A team of researchers at the University of Southern California (USC) Viterbi School of Engineering has created a real-time thermal imaging method that could help doctors deliver fast, safe and precise thermal ablation treatments for numerous ailments including tumours and epilepsy.
Am emerging technique to destroy brain tumours uses a needle thin probe that can deliver radio frequency waves directly to a tumour, burning the tissue at temperatures of up to 60 degrees Celsius until it is destroyed. This technique is known as radiofrequency ablation (RFA) and is a minimally-invasive procedure.
USC research assistant professor John Stang said: “Although ablation is becoming increasingly popular, there is still no thermal imaging technology in regular clinical use to monitor these procedures in real time and ensure that the correct thermal dose is delivered the first time.”
Stang worked alongside professor and director of the USC Microwave Systems, SENSORS, and Imaging Lab Mahta Moghaddam to develop the real time thermal imaging method and device that could fill this gap in the thermal imaging market. They published their findings in IEEE Transactions on Biomedical Engineering,
Moghaddam said: “Without real-time monitoring, there is the potential for both under-treatment and over-treatment. If there is under-treatment, doctors must perform additional rounds of thermal ablation until all of the tumour is destroyed.
“Each repeat ablation carries increased risk of infection or other complications and takes up more time in the operating room.”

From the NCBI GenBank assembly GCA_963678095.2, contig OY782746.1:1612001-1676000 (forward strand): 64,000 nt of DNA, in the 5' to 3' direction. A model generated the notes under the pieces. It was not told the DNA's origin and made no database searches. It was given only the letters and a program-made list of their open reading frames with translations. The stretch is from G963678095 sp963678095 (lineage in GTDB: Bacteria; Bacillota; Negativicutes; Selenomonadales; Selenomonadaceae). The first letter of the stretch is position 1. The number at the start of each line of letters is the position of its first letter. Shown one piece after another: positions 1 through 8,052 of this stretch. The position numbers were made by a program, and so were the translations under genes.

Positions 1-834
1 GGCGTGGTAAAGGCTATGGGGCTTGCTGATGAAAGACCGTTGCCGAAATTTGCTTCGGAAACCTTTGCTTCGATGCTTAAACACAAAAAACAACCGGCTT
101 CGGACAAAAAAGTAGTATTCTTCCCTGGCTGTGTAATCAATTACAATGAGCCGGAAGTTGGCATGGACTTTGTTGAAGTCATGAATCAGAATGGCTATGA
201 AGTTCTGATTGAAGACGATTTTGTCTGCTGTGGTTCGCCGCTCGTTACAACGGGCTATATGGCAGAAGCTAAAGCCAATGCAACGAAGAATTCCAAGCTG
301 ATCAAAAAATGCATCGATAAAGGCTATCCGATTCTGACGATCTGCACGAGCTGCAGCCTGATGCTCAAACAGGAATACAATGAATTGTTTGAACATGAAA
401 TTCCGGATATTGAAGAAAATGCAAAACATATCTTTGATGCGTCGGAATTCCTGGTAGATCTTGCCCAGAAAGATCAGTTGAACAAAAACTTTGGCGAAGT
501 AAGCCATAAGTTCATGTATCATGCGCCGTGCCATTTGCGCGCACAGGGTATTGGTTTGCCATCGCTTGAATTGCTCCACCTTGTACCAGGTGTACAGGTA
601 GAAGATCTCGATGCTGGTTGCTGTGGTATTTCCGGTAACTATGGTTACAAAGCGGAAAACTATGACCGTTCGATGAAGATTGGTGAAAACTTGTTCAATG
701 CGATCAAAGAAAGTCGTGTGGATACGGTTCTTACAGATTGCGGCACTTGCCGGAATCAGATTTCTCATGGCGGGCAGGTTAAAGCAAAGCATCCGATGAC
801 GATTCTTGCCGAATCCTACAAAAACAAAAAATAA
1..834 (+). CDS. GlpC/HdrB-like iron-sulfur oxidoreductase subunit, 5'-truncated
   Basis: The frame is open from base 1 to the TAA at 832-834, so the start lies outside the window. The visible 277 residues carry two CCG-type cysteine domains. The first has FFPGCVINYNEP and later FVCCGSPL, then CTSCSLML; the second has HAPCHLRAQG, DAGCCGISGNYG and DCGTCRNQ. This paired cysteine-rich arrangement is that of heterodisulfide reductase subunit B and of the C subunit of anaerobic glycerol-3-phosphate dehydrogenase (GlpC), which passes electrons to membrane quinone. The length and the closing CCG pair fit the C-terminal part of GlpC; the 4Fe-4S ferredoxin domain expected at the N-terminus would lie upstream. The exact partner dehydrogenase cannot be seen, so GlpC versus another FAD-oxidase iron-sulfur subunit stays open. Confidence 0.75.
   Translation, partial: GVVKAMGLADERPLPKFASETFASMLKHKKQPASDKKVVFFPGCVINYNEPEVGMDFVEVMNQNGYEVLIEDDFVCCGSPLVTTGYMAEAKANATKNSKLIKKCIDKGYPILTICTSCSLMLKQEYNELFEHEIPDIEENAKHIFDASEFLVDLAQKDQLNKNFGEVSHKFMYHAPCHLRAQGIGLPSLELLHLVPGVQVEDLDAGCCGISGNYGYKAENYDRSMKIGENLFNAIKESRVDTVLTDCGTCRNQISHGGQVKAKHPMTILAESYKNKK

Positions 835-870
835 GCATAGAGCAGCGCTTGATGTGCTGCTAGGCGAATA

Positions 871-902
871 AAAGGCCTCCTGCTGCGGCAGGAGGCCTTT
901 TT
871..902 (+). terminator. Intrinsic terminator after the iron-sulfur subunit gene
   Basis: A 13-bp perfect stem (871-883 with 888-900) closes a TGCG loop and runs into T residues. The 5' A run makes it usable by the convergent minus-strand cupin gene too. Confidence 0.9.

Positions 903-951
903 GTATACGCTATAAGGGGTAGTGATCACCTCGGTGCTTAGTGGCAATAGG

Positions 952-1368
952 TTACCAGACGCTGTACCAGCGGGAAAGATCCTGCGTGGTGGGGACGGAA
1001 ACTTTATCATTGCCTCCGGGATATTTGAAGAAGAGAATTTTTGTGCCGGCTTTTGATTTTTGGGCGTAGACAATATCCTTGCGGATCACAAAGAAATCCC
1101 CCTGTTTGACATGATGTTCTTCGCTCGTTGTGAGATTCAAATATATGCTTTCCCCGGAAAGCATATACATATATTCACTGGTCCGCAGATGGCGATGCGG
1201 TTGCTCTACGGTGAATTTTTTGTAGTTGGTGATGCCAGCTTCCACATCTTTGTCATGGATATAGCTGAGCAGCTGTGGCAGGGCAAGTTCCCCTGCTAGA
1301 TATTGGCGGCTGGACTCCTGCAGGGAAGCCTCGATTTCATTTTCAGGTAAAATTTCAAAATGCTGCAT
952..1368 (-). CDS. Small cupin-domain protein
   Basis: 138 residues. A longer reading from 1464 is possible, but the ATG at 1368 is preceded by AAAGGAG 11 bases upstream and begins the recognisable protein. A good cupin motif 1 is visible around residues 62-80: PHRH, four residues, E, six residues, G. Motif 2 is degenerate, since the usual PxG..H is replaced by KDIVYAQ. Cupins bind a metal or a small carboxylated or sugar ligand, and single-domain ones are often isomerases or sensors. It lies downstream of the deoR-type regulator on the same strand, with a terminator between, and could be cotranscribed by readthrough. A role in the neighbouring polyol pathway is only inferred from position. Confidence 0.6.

Over-treatment can risk collateral damage to the surrounding healthy tissue. This can be especially dangerous if the tumour is located next to sensitive structures, near a blood vessel or deep in the skull.
Stang added: “With our technology, however, we can guide the treatment and focus on a very specific area. A microwave antenna array is placed around the region to be treated, with room left open for the surgeon to insert an ablation probe.”
During the RFA procedure, microwave signals are continuously transmitted and received into the treatment area. Moghaddam and Stang took these signals and other patient information collected from prior investigations, such as MRI scans, and combined them to produce a 3D thermal image of the region in real time. This provides doctors with a quantitative temperature map of the region they are operating on.
Stang said: “In in-vitro experimental validation studies, our system was able to achieve one-degree Celsius accuracy at a refresh rate of one frame per second.”
One issue with the technique is that the resolution of the thermal images is not as high as that of MRI. However, Stang believes that in the future real-time thermal imaging could be overlaid on high-resolution MRI which would enable doctors to precisely deliver the right dose of heat to the right location, negating the need for follow-up imaging studies.
The procedure will be tested on animals later this year, specifically looking at liver cancer.
Moghaddam said: “Assuming we get good results, we may be three to five years away from clinical trials.”